Dom Mintoff: a political bully

The film Dear Dom has elicited contrasting reactions. It reflects the whims of the man. Initially being way ahead of his contemporaries, he ended up detached from the effects of the changes which he pursued.

He rightly wanted Malta to exit the soonest from its Middle Ages. The temporal powers of the Church run by an archbishop-prince and the colonial rulers were his first targets. Deliberately he opted to bully his way through. The bulldozer was Dom Mintoff’’s preferred operational tool and strategy. Initially used against the colonisers and the Church it was subsequently used by Mr Mintoff against his own people.

His oratory as well as his negotiating skills were central throughout his political career. He radically reformed and expanded the welfare state created by his predecessor as Prime Minister and Labour leader, Sir Paul Boffa, whom he toppled after accusing him of not being capable of standing up to the colonial masters.

Mr Mintoff’s strategy of seeking to improve the nation’s standard of living through integration with the UK stood in stark contrast to that of his nemesis George Borg Olivier who opted for independence as the tool to improve Malta’s living conditions. Mr Mintoff’s strategy to achieve integration failed and eventually he turned to Plan B: to follow the road leading to independence, patiently developed by Dr Borg Olivier. He couldn’t stand that, as playing second fiddle was not his game.

Dr Borg Olivier was patient. Mr Mintoff was not. Independence for Dr Borg Olivier was a gradual process starting with the essentials of self-government and slowly building up the county’s infrastructure: a prerequisite for its social and economic development. That was too slow for Mr Mintoff’s temperament. His attitude was one seeking absolute control at day one. His pace was much faster than Dr Borg Olivier could ever get accustomed to. This was reflected in Mr Mintoff’s style of negotiations, in his demands and in the stormy foreign relations which developed as a result of his approach.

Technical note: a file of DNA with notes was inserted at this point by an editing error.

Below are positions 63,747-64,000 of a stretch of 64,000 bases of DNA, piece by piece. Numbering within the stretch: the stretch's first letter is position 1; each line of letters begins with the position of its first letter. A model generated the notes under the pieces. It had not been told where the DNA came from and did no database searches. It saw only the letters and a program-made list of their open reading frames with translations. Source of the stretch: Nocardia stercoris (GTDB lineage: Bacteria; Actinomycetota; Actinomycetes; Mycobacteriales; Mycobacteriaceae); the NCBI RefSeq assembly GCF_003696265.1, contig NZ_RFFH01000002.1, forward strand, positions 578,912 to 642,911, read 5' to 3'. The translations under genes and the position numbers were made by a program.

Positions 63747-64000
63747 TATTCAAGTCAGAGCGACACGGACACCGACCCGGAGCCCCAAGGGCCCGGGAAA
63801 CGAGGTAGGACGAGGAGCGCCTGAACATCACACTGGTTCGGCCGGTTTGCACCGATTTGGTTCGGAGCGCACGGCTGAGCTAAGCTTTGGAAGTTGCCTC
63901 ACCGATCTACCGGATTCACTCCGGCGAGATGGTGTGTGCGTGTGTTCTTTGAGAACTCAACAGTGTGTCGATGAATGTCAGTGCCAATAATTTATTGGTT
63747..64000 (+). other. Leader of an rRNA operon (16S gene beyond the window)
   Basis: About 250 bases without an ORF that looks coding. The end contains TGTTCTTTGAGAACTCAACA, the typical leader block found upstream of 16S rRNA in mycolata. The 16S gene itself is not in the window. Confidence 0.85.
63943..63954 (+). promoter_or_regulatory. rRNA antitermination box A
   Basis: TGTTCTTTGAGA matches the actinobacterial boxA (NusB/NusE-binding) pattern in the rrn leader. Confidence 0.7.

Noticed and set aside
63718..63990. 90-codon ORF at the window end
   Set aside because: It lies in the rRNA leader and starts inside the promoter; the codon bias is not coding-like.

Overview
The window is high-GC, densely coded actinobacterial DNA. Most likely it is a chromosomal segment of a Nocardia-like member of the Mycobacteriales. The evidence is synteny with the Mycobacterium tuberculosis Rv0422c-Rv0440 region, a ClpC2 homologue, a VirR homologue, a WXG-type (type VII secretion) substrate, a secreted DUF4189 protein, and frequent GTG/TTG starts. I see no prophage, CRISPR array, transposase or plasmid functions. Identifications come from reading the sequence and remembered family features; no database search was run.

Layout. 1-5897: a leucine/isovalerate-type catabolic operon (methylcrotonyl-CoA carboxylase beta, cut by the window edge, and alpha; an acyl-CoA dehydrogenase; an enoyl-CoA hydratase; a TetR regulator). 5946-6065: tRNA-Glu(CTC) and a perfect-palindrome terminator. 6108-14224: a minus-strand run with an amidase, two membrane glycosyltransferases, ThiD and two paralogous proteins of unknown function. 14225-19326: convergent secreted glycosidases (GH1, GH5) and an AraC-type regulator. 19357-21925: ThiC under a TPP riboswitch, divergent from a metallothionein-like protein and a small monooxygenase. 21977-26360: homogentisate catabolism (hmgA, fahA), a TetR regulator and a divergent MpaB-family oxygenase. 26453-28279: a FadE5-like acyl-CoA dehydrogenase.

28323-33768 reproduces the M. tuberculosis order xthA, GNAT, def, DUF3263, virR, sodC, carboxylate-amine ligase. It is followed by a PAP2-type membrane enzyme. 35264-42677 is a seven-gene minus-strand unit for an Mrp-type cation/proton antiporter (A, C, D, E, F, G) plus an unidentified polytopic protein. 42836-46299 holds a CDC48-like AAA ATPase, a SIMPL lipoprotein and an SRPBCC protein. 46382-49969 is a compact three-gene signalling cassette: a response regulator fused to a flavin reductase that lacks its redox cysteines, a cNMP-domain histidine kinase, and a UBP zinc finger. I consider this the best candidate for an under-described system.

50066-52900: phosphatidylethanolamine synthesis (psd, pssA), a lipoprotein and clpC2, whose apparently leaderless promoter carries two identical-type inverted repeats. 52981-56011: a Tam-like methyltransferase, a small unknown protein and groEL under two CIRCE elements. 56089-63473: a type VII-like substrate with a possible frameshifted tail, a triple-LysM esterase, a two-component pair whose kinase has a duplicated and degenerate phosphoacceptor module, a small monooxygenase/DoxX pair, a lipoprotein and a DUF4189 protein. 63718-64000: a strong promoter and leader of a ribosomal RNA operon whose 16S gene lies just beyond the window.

Mr Mintoff’s followers embarked on many a violent spree. One may trace the justification of violence as a political tool in the debate and declarations leading to the Independence Round Table Conference, in particular in what are known as Labour’s six political points (is-sitt punti). Lino Spiteri interviewed in Dear Dom, qualifies this reference to violence as a necessary tool in the rebellion against the colonial powers. While that was indeed one of its earliest manifestations, unfortunately it eventually became a tool for all seasons, when Mr Mintoff lost control of the hangers-on which surrounded him, including the notorious members of his Cabinets, those who had their own “bully boys”.

Violence shamed Mr Mintoff and the Labour Party many a time, most notably when The Times was burnt down on Black Monday, October 15, 1979. In 1984 even his handpicked successor was embarrassed when supporters (labelled as the aristocracy of the working class) went berserk at the Archbishop’s Curia and destroyed all they could see.

Mr Mintoff was not capable of standing up to the criminal behaviour which slowly developed around him until it engulfed him and his party. This was recently described by former Air Malta chairman Albert Mizzi in an interview carried in The Sunday Times on March 25. Mr Mizzi stated: “I remember one time when someone mentioned something to him about corruption. He turned to me and said, is it true? I replied: ‘That what’s people are saying’. His response was: ‘What can I do if that person has helped me to build up the party? Can I take action against him?’ You see, this is small Malta.” That is Mr Mintoff at the mercy of his sycophants: those who helped him build his party and then proceeded to squeeze it dry until the pips squealed.

Bullying of opponents was an essential characteristic of Mr Mintoff’s method of government. Obviously those who benefited from his methods and actions think otherwise.

They consider it as a minor and insignificant blip. Those at the receiving end tend however to recognise it as an essential element of the man’s method. Positive politics is less relevant if the implementation method adopted is unacceptable. As a result Labour’s achievements under his leadership related to the welfare state and the general upgrading of the rights of working men and women will be forever overshadowed.

Coercive methods were characteristic of the man who sought to achieve his targets by hook or by crook. The shareholders of the National Bank of Malta, their heirs and all those who stood in his way are living testimony to Mr Mintoff’s methods. He bullied his way through all opposition: in his party, in Parliament, in civil society, in industrial relations and in the economy. His bullying of intellectuals bequeathed an inheritance of mediocrity to his Labour Party.

When the historical dust will have settled there will be one issue which sticks out in defining the man. It will not be the welfare state but his political bullying which shaped his party for a generation.

published in The Times of Malta, May 5, 2012

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8 comments on “Dom Mintoff: a political bully